Bury My Heart at Wounded Knee | Study Guide

Dee Alexander Brown

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Bury My Heart at Wounded Knee | Chapter 4 : War Comes to the Cheyennes | Summary



The Pike's Peak gold rush of 1858 brings white men flooding into Southern Cheyenne and Arapaho country. In 1861 the U.S. government names this territory Colorado, and begins "maneuvering for a land cession from the Indians." A new treaty is signed at Fort Wise. Only 6 of the 44 Cheyenne chiefs are present, and the real terms of the treaty are much different from what the chiefs are led to believe. Most of Cheyenne and Arapaho land is taken away, leaving the two groups with "a triangular section of territory bounded by Sand Creek and the Arkansas River."

The Cheyenne and Arapaho chiefs of Kansas and Colorado try to keep their young men busy hunting buffalo away from the white men's roads during the early years of the Civil War. But by 1864 the white men are growing bolder, and they prowl off the beaten path. Soon, news comes of white soldiers attacking a tribe of Cheyennes on the South Platte River. Just days later, soldiers arrive with canons at Chief Black Kettle's camp. Chief Lean Bear rides out on his horse to greet them in friendship but is immediately shot down. Cheyenne warriors retaliate. Black Kettle yells at his people to stop, but the damage is already done. Three Cheyennes, including Lean Bear, and several white soldiers are dead.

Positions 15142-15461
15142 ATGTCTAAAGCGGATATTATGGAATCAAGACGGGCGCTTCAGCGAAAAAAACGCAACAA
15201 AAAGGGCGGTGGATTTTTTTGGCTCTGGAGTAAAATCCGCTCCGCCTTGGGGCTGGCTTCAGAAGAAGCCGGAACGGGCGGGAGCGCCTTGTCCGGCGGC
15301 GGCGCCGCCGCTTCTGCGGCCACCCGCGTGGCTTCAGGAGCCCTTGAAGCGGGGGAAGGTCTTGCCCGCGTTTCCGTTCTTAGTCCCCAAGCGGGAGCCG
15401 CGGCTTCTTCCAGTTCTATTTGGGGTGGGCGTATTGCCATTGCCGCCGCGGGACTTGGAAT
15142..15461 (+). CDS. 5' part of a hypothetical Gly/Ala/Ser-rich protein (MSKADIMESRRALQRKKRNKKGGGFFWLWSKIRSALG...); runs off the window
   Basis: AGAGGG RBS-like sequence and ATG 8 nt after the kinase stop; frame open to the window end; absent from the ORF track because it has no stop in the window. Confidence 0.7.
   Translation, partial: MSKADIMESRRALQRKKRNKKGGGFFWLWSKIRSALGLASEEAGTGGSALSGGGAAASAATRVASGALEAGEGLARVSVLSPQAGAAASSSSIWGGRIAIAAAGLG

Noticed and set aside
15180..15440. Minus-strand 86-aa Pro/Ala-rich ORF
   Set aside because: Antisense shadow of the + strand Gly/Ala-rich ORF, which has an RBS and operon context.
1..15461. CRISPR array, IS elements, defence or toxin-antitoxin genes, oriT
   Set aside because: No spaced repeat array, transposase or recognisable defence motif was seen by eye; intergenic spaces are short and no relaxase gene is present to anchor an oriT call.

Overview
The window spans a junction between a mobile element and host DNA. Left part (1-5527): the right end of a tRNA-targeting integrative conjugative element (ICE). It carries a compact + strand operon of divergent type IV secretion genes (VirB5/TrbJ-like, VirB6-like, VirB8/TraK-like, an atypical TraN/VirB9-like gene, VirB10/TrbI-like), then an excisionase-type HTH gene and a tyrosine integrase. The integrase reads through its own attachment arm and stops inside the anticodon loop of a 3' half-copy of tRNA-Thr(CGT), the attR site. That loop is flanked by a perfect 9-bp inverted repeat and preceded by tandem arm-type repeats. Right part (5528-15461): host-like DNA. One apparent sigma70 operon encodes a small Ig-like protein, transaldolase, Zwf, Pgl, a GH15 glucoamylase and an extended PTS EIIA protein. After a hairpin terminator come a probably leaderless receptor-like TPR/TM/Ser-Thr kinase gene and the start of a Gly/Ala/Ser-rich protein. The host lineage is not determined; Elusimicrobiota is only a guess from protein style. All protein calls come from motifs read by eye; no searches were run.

Black Kettle doesn't know why the white soldiers attacked his camp. He asks his friend William Bent, a white man who married into the tribe, for insight. It turns out Colonel John M. Chivington's Colorado volunteers—the same men who attacked Black Kettle's camp—are on a crusade to "kill Cheyennes whenever and wherever found." This is exacerbated by Colorado governor John Evans's August 1864 proclamation authorizing "all citizens of Colorado" to kill any and all "hostile" Indians. "Friendly" Cheyennes and Arapahos are told to report to Fort Lyon on their reservation to avoid being killed.